Elsipogtog protest sparks national demonstrations
By Peter Davey
Demonstrations across the nation are in the works in support of the Elsipogtog First Nation and the campaign against hydraulic fracturing (fracking).
On October 17, the RCMP arrested at least 40 people as the police enforced an injunction against protestors who had set up a blockade south of Rexton, New Brunswick.
According to Rexton Mayor David Hanson, the village is now quiet and has only the usual police detachment present.
The atmosphere in nearby Moncton was very different this afternoon as those arrested yesterday made their first court appearance.
“It’s an ugly day in court today,” said Peter Dauphine, a member of the Council of Canadians who was at the Moncton provincial courthouse.
“A lot of arrests were made and a lot of these charges are quite serious.”
The protests and arrests have sparked a number of planned demonstrations across Canada and the United States.
On idlenomore.ca, dozens of events have been started in cities from Vancouver to Washington, D.C.
In Saskatoon, approximately 100 demonstrators gathered at College Drive and Wiggins Avenue, one of the city’s busiest intersections to show their concern over fracking and the violence at the N.B. protest.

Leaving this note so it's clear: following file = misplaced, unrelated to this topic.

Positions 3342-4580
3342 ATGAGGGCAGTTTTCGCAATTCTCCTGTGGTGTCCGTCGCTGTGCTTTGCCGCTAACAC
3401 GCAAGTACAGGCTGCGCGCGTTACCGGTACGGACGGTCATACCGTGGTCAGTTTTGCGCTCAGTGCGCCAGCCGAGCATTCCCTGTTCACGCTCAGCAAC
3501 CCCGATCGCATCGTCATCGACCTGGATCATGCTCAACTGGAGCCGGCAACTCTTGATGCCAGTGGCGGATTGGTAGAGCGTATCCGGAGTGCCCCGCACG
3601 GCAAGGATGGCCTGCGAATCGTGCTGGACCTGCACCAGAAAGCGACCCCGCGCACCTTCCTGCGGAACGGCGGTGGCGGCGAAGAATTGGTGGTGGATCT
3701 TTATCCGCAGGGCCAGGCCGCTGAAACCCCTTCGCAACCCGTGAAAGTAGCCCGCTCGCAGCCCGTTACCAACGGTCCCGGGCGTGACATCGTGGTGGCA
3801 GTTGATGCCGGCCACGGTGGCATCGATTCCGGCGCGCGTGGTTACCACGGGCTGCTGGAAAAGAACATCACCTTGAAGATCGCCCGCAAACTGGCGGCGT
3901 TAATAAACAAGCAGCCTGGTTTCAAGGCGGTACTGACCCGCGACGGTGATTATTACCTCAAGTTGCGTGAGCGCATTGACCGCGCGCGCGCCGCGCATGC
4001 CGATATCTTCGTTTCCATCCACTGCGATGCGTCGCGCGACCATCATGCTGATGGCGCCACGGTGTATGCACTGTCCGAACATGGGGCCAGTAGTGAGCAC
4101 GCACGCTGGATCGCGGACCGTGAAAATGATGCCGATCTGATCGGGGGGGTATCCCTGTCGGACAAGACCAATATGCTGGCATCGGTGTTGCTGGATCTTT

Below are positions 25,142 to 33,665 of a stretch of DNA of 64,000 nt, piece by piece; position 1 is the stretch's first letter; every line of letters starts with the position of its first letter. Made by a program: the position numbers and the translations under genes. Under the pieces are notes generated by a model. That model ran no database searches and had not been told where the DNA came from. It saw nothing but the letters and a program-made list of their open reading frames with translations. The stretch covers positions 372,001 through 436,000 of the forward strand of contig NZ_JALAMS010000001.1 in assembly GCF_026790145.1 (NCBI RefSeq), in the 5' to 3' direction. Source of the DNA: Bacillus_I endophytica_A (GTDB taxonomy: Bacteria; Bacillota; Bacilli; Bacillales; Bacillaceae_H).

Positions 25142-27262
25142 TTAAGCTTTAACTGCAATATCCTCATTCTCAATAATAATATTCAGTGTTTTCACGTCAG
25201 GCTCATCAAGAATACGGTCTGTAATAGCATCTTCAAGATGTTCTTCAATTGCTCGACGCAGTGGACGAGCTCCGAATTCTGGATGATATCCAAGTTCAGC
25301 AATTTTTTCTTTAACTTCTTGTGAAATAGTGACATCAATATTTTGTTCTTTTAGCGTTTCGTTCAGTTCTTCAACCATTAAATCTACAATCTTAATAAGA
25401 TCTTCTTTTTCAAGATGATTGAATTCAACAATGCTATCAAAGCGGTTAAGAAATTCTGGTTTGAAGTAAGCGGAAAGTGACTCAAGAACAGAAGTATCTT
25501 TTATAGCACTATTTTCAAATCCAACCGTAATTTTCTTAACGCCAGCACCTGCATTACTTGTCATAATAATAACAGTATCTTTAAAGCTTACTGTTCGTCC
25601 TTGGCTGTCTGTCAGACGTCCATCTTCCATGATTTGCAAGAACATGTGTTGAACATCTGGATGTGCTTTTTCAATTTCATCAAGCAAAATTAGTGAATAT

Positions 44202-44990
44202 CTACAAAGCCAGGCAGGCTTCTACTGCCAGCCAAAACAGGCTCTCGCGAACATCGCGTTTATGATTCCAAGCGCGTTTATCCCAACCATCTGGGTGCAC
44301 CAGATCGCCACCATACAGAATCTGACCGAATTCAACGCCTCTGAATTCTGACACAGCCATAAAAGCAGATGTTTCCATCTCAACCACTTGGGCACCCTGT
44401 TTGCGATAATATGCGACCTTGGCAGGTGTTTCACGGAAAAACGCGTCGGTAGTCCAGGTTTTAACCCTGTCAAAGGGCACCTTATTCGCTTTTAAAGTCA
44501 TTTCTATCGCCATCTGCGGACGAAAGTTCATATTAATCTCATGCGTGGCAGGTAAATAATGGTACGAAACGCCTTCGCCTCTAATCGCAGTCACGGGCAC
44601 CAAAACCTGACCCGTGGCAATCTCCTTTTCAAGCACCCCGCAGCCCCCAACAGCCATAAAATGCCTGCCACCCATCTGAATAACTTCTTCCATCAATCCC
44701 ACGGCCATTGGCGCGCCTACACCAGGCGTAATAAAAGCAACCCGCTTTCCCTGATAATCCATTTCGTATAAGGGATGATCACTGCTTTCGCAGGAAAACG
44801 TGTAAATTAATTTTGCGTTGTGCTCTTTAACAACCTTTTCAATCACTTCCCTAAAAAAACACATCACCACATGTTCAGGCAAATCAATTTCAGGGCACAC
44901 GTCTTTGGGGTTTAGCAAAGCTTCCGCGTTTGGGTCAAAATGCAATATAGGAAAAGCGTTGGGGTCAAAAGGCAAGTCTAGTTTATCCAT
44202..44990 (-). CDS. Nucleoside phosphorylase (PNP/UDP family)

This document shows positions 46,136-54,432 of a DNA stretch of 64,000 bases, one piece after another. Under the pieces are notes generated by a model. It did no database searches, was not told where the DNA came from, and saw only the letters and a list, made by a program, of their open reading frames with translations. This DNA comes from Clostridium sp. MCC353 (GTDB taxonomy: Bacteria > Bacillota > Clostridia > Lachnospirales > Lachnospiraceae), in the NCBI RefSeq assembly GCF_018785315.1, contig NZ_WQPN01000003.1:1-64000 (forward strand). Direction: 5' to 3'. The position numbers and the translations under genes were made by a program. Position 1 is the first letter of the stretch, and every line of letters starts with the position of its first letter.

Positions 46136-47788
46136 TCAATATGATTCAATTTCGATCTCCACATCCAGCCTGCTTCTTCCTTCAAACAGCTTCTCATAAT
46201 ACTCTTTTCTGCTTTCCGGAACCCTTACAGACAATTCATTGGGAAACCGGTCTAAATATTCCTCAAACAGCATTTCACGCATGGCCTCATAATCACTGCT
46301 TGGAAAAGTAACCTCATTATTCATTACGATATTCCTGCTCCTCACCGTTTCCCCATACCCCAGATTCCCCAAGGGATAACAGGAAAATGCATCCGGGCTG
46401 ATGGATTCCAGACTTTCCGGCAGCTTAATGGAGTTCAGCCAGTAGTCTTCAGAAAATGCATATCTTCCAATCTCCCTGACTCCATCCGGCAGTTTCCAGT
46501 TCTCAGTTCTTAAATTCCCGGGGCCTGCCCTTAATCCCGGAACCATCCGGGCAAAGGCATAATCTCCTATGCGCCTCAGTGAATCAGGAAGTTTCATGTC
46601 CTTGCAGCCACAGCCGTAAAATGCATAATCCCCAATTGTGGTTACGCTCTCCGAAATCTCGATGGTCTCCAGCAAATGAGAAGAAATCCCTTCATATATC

“We sent prayers of support to people put in harm’s way who we have seen on the news,” said Dion Tootoosis, cultural liaison with the University of Saskatchewan’s aboriginal students centre.
“We also sent prayers to the RCMP so that cooler heads prevail and that excessive force isn’t needed.”
Tootoosis, who belongs to the Poundmaker Cree Nation, emphasized the demonstration was not just in support of First Nations, but also to bring attention to fracking and its environmental consequences.
“We were offering solidarity, earnest, honest and truthful solidarity to situation that is happening with the anti-fracking initiative put forward by the people of the Elsipogtog and all of the surrounding communities of that area.”
The Council of Canadians is a social action organization that has a chapter in Moncton. Angela Giles, who is with the council, spoke with Humber News about the organization’s stand on fracking.
“We want it to stop,” said Giles.
“We want to see our provincial and federal leaders taking more leadership in changing the direction we are going in relation to our energy needs and moving it more in a sustainable, green direction.”
Mayor Hanson said that while he and Rexton village council recognize that oil and gas exploration may be a good economic development tool, assurances on safety are needed.
“Our stand here as council is that we need assurance that it can be done safely and that the proper regulations are thoroughly enforced, before we can accept it at face value.“